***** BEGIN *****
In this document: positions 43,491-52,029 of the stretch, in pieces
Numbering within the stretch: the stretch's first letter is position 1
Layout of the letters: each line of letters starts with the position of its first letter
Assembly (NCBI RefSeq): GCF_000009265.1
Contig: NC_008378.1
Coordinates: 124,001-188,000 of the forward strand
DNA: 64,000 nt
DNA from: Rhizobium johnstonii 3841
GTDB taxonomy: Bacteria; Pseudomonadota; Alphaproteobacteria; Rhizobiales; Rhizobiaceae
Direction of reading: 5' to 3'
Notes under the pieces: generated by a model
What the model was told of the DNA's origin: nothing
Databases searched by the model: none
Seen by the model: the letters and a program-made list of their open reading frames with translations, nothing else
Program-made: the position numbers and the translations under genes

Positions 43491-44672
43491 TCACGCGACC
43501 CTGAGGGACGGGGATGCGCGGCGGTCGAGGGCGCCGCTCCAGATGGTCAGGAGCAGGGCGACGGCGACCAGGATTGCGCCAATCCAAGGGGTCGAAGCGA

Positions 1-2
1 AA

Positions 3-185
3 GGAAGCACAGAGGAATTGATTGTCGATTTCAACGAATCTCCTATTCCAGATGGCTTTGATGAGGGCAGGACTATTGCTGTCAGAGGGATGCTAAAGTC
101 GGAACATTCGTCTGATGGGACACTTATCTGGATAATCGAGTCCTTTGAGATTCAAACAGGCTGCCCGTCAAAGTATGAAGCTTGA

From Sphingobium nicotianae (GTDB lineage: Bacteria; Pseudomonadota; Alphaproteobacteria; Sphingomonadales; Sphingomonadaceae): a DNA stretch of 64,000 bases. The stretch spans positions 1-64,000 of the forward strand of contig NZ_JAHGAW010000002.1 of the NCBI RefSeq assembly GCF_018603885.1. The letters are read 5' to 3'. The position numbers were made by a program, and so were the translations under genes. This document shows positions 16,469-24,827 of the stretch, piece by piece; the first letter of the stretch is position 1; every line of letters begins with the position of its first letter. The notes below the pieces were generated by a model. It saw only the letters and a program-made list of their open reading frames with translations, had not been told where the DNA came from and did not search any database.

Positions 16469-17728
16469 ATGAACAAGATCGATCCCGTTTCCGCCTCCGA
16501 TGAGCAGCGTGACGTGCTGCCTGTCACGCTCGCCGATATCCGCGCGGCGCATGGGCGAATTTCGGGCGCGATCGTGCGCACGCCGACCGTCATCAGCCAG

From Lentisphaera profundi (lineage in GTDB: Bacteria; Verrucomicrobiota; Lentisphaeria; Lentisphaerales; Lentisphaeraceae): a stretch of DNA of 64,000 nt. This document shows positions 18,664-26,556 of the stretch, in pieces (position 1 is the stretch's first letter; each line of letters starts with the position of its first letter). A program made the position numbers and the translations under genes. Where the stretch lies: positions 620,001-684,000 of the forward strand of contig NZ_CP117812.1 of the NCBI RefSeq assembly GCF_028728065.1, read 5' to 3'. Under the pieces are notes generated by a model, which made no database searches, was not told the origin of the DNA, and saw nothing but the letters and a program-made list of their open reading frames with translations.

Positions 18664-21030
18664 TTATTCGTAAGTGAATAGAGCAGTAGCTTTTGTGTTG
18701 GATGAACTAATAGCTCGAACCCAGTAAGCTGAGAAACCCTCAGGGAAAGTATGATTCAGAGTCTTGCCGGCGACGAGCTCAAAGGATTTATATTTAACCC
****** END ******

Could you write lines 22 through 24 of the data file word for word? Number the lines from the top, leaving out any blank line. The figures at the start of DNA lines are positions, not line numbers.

3 GGAAGCACAGAGGAATTGATTGTCGATTTCAACGAATCTCCTATTCCAGATGGCTTTGATGAGGGCAGGACTATTGCTGTCAGAGGGATGCTAAAGTC
101 GGAACATTCGTCTGATGGGACACTTATCTGGATAATCGAGTCCTTTGAGATTCAAACAGGCTGCCCGTCAAAGTATGAAGCTTGA

From Sphingobium nicotianae (GTDB lineage: Bacteria; Pseudomonadota; Alphaproteobacteria; Sphingomonadales; Sphingomonadaceae): a DNA stretch of 64,000 bases. The stretch spans positions 1-64,000 of the forward strand of contig NZ_JAHGAW010000002.1 of the NCBI RefSeq assembly GCF_018603885.1. The letters are read 5' to 3'. The position numbers were made by a program, and so were the translations under genes. This document shows positions 16,469-24,827 of the stretch, piece by piece; the first letter of the stretch is position 1; every line of letters begins with the position of its first letter. The notes below the pieces were generated by a model. It saw only the letters and a program-made list of their open reading frames with translations, had not been told where the DNA came from and did not search any database.